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Suggested way to focus UV?

GrahamRounce

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If it's dim through the safety glasses, can't you just make a small fluorescent area on a piece of card (eg. with a highlighter) and shine it at that?

Talking of UV, is it possible to focus the fairly cheap 3-5v modules from eg Aixiz to a 0.1mm dot, with a depth of field of say 3-5mm so that the distance from the target isn't too critical?

Thanks!
 



Arcygenical

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You should have no issues using a lens to focus it to whatever depth you like. (just for god's sake, use a glass one if you're going beyond 30mw or so). If you're going into the higher power ranges, use a lens that's coated for 405nm, they're glass, and around 10$ on amazon. I don't know why you'd want to pinpoint focus a 5$ diode, so I'm not entirely sure how to answer you any better than this!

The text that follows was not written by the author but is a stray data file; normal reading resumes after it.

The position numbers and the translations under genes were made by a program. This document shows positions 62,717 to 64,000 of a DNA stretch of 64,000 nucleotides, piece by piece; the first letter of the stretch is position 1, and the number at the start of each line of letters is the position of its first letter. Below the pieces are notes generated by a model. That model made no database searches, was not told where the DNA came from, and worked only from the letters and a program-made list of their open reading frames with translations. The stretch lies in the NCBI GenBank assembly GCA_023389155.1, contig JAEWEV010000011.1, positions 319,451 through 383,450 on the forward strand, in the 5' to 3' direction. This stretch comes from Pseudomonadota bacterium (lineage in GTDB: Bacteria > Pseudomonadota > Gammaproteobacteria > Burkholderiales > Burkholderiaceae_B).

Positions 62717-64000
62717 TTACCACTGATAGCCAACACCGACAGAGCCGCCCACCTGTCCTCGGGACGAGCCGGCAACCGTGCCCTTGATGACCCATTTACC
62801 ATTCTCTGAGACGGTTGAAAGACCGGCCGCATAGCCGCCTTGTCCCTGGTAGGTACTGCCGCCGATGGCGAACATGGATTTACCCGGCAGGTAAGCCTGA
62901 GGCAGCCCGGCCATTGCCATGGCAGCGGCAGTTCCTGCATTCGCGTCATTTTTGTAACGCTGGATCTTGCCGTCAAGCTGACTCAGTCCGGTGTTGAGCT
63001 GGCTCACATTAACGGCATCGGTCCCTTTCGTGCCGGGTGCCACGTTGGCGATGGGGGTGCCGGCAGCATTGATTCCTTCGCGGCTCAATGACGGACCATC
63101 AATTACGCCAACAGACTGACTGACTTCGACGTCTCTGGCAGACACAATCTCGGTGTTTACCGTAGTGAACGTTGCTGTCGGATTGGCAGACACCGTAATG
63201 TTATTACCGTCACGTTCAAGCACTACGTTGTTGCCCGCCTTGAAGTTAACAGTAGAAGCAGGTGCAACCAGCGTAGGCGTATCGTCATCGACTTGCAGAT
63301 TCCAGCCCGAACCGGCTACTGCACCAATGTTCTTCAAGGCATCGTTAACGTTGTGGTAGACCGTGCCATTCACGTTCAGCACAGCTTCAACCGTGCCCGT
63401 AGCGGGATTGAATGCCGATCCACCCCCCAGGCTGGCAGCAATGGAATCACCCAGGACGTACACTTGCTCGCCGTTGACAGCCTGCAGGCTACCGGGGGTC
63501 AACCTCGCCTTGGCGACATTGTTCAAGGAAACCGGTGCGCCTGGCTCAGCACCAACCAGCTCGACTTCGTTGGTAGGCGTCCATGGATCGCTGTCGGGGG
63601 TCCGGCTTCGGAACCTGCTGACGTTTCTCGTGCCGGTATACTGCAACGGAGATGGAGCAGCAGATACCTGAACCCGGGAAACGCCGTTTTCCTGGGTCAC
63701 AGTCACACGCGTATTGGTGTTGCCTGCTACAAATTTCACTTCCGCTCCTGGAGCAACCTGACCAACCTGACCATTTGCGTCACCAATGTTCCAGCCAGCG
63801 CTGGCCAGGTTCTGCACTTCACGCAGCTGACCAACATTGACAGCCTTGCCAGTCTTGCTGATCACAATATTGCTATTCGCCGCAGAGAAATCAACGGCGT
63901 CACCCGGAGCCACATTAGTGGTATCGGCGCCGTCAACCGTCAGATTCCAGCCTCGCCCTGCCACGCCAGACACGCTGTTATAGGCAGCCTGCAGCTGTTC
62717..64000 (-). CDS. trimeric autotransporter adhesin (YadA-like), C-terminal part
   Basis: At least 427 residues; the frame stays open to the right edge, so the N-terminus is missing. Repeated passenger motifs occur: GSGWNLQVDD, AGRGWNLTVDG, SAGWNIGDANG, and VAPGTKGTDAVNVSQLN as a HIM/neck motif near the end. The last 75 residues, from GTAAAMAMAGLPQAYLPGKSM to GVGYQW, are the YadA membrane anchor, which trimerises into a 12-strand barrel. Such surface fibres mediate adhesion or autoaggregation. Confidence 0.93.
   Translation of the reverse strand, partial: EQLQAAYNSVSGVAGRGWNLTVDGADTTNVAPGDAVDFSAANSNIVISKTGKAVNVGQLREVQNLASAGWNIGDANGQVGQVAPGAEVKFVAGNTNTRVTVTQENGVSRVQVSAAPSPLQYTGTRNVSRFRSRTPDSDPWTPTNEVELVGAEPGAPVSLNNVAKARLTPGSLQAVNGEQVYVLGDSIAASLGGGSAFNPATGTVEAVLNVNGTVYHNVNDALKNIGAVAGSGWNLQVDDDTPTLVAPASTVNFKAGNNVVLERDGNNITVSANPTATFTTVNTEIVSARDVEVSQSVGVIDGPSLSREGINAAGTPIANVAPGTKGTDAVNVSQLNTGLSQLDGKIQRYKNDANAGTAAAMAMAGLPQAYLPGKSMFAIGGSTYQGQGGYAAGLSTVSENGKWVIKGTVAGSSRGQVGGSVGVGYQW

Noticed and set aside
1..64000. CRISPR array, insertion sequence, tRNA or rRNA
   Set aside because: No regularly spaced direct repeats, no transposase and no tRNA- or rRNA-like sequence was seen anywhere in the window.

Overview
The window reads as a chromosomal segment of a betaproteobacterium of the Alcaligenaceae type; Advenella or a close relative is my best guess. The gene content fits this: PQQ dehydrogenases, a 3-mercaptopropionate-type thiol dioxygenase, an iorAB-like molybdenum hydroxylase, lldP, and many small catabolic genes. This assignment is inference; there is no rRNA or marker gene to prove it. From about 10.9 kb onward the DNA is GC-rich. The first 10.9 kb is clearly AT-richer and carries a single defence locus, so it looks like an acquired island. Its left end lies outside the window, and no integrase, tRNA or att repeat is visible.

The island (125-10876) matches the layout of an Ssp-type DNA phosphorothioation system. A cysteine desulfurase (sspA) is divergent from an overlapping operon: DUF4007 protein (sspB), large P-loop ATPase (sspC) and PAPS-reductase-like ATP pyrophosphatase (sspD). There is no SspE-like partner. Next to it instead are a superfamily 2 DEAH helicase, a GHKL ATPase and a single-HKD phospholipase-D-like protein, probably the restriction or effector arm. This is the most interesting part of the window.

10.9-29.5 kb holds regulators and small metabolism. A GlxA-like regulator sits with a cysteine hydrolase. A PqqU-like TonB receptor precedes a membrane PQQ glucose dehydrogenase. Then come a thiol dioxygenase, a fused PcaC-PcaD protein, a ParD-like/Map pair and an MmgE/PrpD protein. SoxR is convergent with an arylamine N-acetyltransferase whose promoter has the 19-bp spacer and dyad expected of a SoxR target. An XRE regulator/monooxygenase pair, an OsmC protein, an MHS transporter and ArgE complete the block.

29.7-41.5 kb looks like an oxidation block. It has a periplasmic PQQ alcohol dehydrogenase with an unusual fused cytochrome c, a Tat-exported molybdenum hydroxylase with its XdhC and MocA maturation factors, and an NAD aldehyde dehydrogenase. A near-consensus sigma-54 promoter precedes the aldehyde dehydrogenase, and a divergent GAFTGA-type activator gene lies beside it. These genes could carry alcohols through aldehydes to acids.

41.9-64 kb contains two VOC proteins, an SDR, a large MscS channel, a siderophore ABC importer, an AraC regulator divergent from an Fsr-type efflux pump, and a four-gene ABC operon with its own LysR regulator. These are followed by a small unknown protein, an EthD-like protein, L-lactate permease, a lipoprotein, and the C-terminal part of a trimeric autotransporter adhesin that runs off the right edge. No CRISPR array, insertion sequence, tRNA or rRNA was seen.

skijohn

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Normal silicate glass blocks actual UV. The terms ultraviolet light and UV refer to a relatively large wavelength range between 400 nm and 100 nm. It falls between violet visible light and x-rays on the electromagnetic spectrum. UV is described as UVA, UVB, UVC, near-ultraviolet, middle ultraviolet, and far-ultraviolet, depending on its wavelength. UVC is completely absorbed by Earth's atmosphere, so it doesn't pose a risk to your health. UV light from the sun and man-made sources are mainly in the UVA and UVB range.
 
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GrahamRounce

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You should have no issues using a lens to focus it to whatever depth you like. (just for god's sake, use a glass one if you're going beyond 30mw or so). If you're going into the higher power ranges, use a lens that's coated for 405nm, they're glass, and around 10$ on amazon. I don't know why you'd want to pinpoint focus a 5$ diode, so I'm not entirely sure how to answer you any better than this!
Thanks. I want to pinpoint focus a UV diode, and the cheaper the better. If it's not possible with those ones, what would you recommend? (Sort by price, low to high! : )
 

Arcygenical